5 Keys to Effective Delegation​

If you look at all the great leaders, you will realize that one distinctive skill that they all have, is the ability to delegate effectively. Let’s face it, we have already established that in the previous post that time is finite, which is why productivity is such a focus these days. So, if you have the ability to assign tasks to your subordinates well, then you have essentially bought more “time” to carry out the more critical roles.
Most managers and leaders are overworked, because they are the "bottleneck" in the process. Not only may slow down the workflow to a halt, but it will also cause the subordinate to slack, thinking that they could afford to work slower since the boss is “busy”.
In this post, let’s explore a few methods to improve your delegation process. Do know that these are skill sets that you can train your assistants on as well. Not only would you have created backups and opportunities for them to step up when you are busy, but with the empowerment, you are also motivating them on a trust level.

#1. Manage Expectations

Often managers do not like to delegate, because they think they can do the job better. That is true, which is why they were promoted in the first place! However, at a manager role, he or she cannot afford to be stuck on the execution as often anymore.
Understand that while your subordinates are mastering how to execute the task, there will be a learning curve. Some coaching and supervision might be required, but as a manager, the expectations must be set right at the start, and a lot of it involves communication.
Which brings us to the next point.

#2. Communicate Deliverables Clearly

While the deliverables are clear in your head, you cannot assume it will be the same for your team. Chances are, they may have their own interpretations of the deliverables, and end up producing something different. I mean, have you seen a leader communicate a project's objectives to an entire department and a few would totally miss it and even do the opposite? In Neuro Linguistic Programming, one of the presuppositions (basic principles or law) is that
“Communication is the response you get”. That means that it is not the receiver’s responsibility to understand the message correct, but rather our own when we communicate it.
So when it comes to talking about the deliverables, be specific, timely and clear about them. Confirm the deadline, state the targets, rope in the people in charge, create a checklist for every milestone if you have to. When it comes to running projects and businesses, assumptions must always be left at the door.

#3. Confirm Understanding

Remember we talked about how it is our responsibility to ensure clear communication? Well, here’s where you can get feedback on your own communication skills - by getting your team to confirm their understanding of the deliverables, and your instructions.
However, it is crucial that you do not approach from an angle where it will make them look stupid because they need to repeat your instructions. Instead, encourage them to communicate their understanding from their own point of view, through paraphrasing, for example. This will help you ensure that they have internalized the message and are able to link to words and phrases that they understand.

#4. Empower Decisions

Earlier at the start of this post, we talked about how empowerment is critical in grooming leaders. When communicating your deliverables, it is an excellent time to let them know that they can exercise their critical thinking and decision making skills, by setting the parameters for them to operate in.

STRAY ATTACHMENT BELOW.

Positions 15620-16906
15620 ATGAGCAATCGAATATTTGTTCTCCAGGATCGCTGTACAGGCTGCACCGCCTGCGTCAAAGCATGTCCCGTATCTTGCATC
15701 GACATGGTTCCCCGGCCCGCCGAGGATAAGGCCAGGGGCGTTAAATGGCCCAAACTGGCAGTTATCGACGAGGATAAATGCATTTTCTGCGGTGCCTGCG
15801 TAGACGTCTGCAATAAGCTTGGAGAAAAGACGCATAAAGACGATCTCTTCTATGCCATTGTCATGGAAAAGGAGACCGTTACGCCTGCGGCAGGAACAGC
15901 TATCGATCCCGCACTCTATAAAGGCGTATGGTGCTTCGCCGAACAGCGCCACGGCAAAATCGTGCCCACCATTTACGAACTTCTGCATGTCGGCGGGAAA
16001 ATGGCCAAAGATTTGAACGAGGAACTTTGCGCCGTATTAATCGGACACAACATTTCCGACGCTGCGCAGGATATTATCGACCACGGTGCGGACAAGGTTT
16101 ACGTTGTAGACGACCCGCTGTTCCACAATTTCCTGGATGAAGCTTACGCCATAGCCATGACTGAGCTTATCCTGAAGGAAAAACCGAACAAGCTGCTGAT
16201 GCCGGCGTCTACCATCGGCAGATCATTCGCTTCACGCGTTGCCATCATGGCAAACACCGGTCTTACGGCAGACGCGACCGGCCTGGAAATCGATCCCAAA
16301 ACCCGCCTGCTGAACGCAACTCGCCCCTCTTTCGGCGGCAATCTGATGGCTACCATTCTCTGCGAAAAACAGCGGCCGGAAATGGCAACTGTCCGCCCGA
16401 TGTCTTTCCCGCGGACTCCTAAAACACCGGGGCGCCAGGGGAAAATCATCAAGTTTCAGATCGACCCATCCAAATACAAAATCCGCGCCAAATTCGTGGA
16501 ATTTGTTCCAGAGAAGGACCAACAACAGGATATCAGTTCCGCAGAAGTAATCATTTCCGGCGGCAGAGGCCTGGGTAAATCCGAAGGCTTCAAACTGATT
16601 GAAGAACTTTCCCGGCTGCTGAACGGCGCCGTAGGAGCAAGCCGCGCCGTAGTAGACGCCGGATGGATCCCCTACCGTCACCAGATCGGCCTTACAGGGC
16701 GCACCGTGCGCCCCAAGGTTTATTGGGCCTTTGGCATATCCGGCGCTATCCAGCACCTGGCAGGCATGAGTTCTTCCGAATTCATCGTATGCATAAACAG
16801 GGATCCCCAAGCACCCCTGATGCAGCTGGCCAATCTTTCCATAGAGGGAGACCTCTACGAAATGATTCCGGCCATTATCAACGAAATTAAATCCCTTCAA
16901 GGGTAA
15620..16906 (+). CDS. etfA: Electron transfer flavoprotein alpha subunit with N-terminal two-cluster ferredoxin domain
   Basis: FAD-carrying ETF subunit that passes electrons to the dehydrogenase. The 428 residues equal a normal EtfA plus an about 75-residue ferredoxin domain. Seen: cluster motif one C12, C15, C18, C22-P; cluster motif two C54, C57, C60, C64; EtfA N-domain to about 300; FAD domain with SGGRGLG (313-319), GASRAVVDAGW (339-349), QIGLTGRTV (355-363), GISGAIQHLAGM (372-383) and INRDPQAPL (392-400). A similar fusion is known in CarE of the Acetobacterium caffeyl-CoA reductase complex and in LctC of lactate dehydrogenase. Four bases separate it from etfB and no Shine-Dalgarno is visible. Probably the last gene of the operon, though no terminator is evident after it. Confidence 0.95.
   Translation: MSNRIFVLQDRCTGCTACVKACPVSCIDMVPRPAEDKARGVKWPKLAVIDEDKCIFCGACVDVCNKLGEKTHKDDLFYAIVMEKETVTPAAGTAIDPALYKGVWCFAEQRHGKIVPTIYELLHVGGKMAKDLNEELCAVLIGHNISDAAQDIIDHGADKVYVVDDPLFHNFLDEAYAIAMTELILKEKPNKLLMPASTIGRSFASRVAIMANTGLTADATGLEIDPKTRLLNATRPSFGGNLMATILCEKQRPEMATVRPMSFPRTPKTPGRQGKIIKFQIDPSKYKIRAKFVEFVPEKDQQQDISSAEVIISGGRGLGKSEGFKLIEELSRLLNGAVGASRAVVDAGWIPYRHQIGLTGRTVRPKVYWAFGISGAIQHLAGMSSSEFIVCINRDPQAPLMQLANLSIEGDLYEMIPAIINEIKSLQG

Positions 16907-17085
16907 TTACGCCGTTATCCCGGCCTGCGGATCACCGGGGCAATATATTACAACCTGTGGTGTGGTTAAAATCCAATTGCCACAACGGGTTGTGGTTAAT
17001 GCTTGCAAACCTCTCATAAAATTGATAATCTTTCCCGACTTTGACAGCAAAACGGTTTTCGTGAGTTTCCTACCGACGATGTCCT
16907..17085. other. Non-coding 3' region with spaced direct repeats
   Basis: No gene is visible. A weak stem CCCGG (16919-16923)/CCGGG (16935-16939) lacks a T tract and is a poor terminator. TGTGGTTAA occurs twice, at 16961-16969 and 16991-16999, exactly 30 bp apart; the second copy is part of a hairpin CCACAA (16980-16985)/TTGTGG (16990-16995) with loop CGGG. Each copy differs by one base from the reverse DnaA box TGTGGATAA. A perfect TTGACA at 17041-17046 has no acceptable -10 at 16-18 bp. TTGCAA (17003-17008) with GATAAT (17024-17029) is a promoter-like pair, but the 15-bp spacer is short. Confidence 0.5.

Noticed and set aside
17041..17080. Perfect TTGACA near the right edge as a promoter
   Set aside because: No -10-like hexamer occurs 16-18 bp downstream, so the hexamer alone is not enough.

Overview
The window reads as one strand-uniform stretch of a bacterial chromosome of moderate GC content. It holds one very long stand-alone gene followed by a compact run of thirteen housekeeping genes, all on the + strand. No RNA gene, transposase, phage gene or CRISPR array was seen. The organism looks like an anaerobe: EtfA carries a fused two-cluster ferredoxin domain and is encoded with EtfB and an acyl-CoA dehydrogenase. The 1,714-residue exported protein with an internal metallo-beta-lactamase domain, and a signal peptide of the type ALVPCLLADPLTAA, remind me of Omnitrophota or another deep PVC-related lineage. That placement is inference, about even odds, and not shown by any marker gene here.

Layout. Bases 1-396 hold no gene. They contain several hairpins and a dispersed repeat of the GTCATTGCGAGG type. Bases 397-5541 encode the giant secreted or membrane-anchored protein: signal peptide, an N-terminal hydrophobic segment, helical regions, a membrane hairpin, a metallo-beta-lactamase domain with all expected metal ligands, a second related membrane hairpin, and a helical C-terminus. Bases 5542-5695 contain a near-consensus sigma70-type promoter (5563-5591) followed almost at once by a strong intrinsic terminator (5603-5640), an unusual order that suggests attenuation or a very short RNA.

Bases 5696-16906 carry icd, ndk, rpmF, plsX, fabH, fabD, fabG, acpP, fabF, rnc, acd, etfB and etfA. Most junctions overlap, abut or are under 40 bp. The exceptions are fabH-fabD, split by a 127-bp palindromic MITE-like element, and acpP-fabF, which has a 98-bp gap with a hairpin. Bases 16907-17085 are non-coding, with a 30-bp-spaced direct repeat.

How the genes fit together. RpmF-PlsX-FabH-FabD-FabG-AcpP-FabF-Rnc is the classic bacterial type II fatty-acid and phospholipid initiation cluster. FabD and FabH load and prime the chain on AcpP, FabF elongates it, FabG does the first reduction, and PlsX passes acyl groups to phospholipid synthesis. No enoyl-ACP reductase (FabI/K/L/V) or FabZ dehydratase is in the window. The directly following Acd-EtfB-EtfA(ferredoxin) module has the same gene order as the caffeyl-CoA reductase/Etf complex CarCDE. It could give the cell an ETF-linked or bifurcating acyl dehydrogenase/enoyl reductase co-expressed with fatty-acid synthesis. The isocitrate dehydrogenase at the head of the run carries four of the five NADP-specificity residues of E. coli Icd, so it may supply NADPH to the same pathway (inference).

For example, you can inform them that for any expenditures below RM500, they can sign it off without prior confirmation with you. This will reduce distractions on your end as well. However, do get them to leave you a note via email so that you are kept in the loop.
Empowerment has a somewhat magical effect on teams, especially in motivation. When you empower someone, they feel the trust given, and it also reinforces any positive behaviors they had been practicing. You can even go further by saying something like, “Daniel, because I have seen your way of managing expenses over the past few projects, that is why I am trusting you to make these financial decisions.”
What a way to delegate and also give them a subconscious pat on the back, yes?

#5. Feedback Loops

Now, even though you have delegated the task, it doesn’t mean your job is over. You still have to monitor their progress, at least at the start, and ensure the everything is on track. The moment you notice any deviations from the objective, even the small ones, it is good to address it the soonest possible, before the issue aggravates over time.
Here's also where feedback loops come in. If you notice your team struggling to manage the deliverables, or juggle with the execution, be a resource to them. Give them valuable insights, and maybe even sit down with them to map out the process. Yes, it takes time to train, which is where patience and point #1 comes in (managing expectations). Trust me, they will appreciate you taking the time off to help them with their task and this too is a boost for morale.
Of course, the opposite needs to be addressed too! If you find that your staff is doing well, encourage their performance and accomplishment by either congratulating them (in public if they are comfortable with it), or sitting down and specifically let them know where they did well, which is to reinforce their motivation further.


In my years of training and consulting clients on Lean Six Sigma, which focuses on process improvements, I consistently notice that managers that can delegate well always outperform those that could not. They are often happier at their job and have great connections with their team. I hope by sharing these few tips on effective delegation, you, too, will reap those benefits.